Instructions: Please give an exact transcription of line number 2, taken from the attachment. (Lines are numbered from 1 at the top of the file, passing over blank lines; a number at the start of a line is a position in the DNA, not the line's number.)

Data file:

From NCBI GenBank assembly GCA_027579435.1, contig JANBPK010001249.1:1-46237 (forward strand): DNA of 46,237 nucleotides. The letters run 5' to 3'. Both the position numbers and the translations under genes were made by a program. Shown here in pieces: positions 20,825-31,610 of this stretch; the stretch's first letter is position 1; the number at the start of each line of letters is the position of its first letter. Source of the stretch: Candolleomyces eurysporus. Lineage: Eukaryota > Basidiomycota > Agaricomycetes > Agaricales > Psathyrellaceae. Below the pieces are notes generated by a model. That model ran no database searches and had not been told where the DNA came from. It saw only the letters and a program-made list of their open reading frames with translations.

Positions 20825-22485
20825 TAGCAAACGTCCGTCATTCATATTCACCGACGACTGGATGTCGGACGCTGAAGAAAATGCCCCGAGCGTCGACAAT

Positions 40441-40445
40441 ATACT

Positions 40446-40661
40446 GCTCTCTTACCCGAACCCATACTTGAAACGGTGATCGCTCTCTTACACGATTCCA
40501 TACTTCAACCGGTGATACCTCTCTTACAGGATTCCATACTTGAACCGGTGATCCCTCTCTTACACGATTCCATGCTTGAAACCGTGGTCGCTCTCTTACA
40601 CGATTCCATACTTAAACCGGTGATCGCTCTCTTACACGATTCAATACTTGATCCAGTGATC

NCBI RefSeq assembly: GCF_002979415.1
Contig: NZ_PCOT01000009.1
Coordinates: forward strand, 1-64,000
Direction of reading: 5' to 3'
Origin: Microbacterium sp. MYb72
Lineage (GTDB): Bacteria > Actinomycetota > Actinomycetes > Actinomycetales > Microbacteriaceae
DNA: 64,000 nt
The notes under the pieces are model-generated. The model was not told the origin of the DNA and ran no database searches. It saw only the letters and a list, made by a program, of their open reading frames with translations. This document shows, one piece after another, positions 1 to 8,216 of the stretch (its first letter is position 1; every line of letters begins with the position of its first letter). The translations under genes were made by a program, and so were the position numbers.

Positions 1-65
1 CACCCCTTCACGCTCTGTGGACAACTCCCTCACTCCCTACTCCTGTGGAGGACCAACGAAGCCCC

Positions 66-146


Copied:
Positions 20825-22485